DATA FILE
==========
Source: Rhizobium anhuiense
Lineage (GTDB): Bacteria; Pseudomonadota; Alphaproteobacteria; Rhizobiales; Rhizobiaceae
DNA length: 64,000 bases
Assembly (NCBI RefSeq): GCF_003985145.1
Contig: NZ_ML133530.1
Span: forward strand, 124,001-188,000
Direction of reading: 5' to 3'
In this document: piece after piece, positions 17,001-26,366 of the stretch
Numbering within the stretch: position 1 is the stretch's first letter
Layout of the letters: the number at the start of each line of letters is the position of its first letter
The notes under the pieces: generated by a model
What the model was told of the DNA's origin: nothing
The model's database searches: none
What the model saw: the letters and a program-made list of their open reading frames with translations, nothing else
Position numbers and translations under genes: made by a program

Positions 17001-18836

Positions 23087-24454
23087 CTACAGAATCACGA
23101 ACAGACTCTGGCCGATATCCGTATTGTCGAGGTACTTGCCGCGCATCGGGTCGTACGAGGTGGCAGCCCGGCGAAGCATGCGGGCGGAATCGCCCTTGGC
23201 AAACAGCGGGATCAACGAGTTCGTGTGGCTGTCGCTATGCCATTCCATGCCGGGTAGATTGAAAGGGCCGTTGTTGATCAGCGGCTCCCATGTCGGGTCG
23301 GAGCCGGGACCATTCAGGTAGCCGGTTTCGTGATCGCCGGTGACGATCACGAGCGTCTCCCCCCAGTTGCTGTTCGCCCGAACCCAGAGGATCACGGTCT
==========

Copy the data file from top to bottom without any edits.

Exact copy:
Source: Rhizobium anhuiense
Lineage (GTDB): Bacteria; Pseudomonadota; Alphaproteobacteria; Rhizobiales; Rhizobiaceae
DNA length: 64,000 bases
Assembly (NCBI RefSeq): GCF_003985145.1
Contig: NZ_ML133530.1
Span: forward strand, 124,001-188,000
Direction of reading: 5' to 3'
In this document: piece after piece, positions 17,001-26,366 of the stretch
Numbering within the stretch: position 1 is the stretch's first letter
Layout of the letters: the number at the start of each line of letters is the position of its first letter
The notes under the pieces: generated by a model
What the model was told of the DNA's origin: nothing
The model's database searches: none
What the model saw: the letters and a program-made list of their open reading frames with translations, nothing else
Position numbers and translations under genes: made by a program

Positions 17001-18836

Positions 23087-24454
23087 CTACAGAATCACGA
23101 ACAGACTCTGGCCGATATCCGTATTGTCGAGGTACTTGCCGCGCATCGGGTCGTACGAGGTGGCAGCCCGGCGAAGCATGCGGGCGGAATCGCCCTTGGC
23201 AAACAGCGGGATCAACGAGTTCGTGTGGCTGTCGCTATGCCATTCCATGCCGGGTAGATTGAAAGGGCCGTTGTTGATCAGCGGCTCCCATGTCGGGTCG
23301 GAGCCGGGACCATTCAGGTAGCCGGTTTCGTGATCGCCGGTGACGATCACGAGCGTCTCCCCCCAGTTGCTGTTCGCCCGAACCCAGAGGATCACGGTCT